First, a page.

If coaches, parents, and players want to do something about the lack of umpires then they can start by acting like they appreciate them (yes, even the bad ones, without them there will not be games). They can also get out there and umpire themselves or work to recruit new umpires. You girls playing 16u and 18u, get out there and work 12u and under games. Parents, I am sure you know someone who used to play, or officiates other sports. Coaches, contact your past players.
 
Dec 15, 2018
366
63
CT
work to recruit new umpires.
This is big, especially the need for junior umpires. I'm not sure if it's just lack of kids willing, or liability or whatever, but need junior umps. When I'm assigned a 10U or 10U rec game even, I give them my best, because they deserve it...but I can't help thinking it's too much ump for them, and me doing this game means that the pool is diluted, so somewhere there's a 14U or 16U or middle school or high school game being done, where the game is faster, more intense, and the stakes are a little higher, and maybe isn't getting the level of officiating it needs. And the junior umps can develop skills and experience in a slower, lower stakes setting (provided parents aren't maniacs).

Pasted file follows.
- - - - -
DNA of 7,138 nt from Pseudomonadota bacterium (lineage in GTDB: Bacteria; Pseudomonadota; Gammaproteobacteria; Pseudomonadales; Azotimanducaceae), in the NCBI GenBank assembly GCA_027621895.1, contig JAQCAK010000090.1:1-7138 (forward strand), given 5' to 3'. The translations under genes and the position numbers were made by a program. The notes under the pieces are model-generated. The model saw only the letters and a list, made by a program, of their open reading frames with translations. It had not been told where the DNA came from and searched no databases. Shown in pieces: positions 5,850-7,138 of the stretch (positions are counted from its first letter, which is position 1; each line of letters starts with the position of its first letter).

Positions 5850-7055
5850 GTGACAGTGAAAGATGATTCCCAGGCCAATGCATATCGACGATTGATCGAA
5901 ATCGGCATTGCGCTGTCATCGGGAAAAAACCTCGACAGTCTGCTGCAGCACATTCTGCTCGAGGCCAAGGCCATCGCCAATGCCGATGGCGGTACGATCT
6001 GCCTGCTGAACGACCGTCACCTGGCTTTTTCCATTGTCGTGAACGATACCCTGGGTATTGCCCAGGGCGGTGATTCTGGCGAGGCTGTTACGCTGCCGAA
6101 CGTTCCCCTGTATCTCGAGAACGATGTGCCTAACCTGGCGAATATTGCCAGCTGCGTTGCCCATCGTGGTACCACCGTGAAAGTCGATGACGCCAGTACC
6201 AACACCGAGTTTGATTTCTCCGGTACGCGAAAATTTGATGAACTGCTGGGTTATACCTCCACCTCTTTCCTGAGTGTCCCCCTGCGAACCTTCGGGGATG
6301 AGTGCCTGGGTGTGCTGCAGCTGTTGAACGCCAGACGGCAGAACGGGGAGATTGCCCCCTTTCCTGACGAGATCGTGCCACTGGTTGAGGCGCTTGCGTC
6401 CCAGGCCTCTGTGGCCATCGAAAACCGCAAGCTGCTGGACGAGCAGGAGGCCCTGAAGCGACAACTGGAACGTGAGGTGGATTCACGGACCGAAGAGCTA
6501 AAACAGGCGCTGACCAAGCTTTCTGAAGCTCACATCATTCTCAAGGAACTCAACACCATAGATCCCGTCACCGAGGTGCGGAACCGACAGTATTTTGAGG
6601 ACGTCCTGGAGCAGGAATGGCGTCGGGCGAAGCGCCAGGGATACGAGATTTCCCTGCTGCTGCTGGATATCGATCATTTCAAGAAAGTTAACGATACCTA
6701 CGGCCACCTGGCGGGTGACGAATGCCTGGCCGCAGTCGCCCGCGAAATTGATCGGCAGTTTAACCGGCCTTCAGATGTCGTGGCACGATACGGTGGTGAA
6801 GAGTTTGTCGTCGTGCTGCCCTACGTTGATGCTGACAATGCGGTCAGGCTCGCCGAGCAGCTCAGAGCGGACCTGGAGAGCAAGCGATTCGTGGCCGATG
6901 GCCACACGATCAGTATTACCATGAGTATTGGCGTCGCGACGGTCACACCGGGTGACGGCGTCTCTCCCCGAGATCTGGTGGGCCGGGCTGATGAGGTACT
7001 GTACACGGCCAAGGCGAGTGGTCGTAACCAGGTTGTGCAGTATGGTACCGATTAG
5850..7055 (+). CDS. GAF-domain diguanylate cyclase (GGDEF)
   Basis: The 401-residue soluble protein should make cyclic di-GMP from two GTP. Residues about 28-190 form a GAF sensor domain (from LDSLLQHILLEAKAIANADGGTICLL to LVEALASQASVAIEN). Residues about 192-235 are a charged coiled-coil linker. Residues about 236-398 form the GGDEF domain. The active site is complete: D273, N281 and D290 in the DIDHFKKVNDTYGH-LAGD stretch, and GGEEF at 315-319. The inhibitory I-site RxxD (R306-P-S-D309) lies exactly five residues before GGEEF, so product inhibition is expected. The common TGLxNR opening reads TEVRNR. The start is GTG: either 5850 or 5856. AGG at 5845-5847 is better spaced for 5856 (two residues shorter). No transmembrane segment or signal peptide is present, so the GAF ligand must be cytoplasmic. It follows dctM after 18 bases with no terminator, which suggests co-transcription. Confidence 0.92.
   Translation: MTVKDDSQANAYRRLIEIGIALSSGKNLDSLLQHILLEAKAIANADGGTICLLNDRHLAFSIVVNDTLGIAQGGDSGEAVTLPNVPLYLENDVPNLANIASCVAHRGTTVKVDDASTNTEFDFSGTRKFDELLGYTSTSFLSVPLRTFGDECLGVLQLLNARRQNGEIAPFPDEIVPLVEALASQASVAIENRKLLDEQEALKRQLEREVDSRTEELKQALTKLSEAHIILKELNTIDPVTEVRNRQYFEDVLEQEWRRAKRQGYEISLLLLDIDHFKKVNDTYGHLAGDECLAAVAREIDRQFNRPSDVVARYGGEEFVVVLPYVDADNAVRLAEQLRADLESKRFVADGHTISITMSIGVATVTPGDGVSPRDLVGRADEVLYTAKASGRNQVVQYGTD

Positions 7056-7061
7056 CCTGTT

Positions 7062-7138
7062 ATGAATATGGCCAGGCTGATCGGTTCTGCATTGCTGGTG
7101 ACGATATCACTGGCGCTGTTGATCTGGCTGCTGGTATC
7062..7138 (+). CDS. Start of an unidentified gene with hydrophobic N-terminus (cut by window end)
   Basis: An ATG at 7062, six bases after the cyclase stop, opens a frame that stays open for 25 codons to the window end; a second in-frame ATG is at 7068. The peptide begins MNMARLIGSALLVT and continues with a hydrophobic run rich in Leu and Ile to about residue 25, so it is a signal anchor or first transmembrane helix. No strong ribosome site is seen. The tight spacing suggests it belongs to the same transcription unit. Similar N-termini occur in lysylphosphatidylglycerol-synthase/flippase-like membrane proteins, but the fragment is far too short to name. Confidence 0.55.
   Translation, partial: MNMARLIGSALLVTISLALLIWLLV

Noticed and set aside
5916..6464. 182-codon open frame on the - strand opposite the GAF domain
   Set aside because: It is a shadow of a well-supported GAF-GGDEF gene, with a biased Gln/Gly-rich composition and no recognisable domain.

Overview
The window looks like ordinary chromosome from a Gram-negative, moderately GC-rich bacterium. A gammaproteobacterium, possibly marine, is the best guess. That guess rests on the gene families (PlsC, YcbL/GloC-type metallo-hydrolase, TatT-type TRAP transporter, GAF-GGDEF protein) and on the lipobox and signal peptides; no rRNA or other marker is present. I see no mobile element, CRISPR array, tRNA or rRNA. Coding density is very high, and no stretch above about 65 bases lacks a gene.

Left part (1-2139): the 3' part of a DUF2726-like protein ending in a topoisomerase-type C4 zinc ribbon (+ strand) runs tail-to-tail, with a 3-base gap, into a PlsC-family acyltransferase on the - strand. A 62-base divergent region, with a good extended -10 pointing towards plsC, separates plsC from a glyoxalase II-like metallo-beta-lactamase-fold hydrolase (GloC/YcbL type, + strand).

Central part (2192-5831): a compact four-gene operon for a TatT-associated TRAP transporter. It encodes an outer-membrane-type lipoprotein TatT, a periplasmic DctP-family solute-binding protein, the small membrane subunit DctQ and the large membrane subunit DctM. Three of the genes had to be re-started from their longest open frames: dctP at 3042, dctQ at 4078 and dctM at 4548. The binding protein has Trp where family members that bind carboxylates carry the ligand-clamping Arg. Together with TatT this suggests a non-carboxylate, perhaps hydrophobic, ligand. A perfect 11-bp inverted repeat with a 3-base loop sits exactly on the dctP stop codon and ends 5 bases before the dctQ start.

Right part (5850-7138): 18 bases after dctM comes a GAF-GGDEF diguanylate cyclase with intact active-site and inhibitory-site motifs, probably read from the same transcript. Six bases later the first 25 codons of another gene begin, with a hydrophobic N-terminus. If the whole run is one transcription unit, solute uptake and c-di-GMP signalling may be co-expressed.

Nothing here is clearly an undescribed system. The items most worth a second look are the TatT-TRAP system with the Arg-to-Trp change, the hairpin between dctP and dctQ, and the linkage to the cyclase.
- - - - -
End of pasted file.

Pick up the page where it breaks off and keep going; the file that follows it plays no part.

Feb 13, 2021
387
43
MI
I'm not sure if it's just lack of kids willing, or liability or whatever,

The reason is one of the 2 I mentioned above (HINT: It isn't due to covid).. Treat umpires with care and respect, even the "bad" ones. It is possible they ARE just starting out. They might be in over their heads, but I will bet dollars to donuts that they are NOT out there 'just to collect a check'. HCs work with them just as you work with your players, allow them to make mistakes and get better. Parents, cheer your DDs and their teammates. But, just as you wouldn't cheer AGAINST the other team, mocking them, ridiculing them, because that shows poor sportsmanship, don't do it with the umpires either. Without the men and women in blue there wouldn't be games. (Hrmmm, there is an idea, t-shirts and bumper stickers with an umpires mask and "I back the blue")
 
May 6, 2015
2,021
113
so how do you handle when an umpire completely blows a "judgement" call, like it really required no judgement whatsoever. this past weekend, semifinal game, 3rd or 4th inning, team at bat down 5-2, no outs, runner on 3rd, batter hits a squibber in the infield (effectively a bunt), on throw to 1B, runner on 3rd breaaks, after getting out at 1B, they throw home. ball was caught as runner began slide, but by the time tag was applied, runners hip was on top of plate (ie her entire leg had slid accross plate already? Call, out. correct call would have made it 5-3 with one out, instead still 5-2 with two outs. he simply blew it. our HC ended up getting tossed, arguing that the umpire was already starting out call on the catch (like it was force, did not even wait for tag).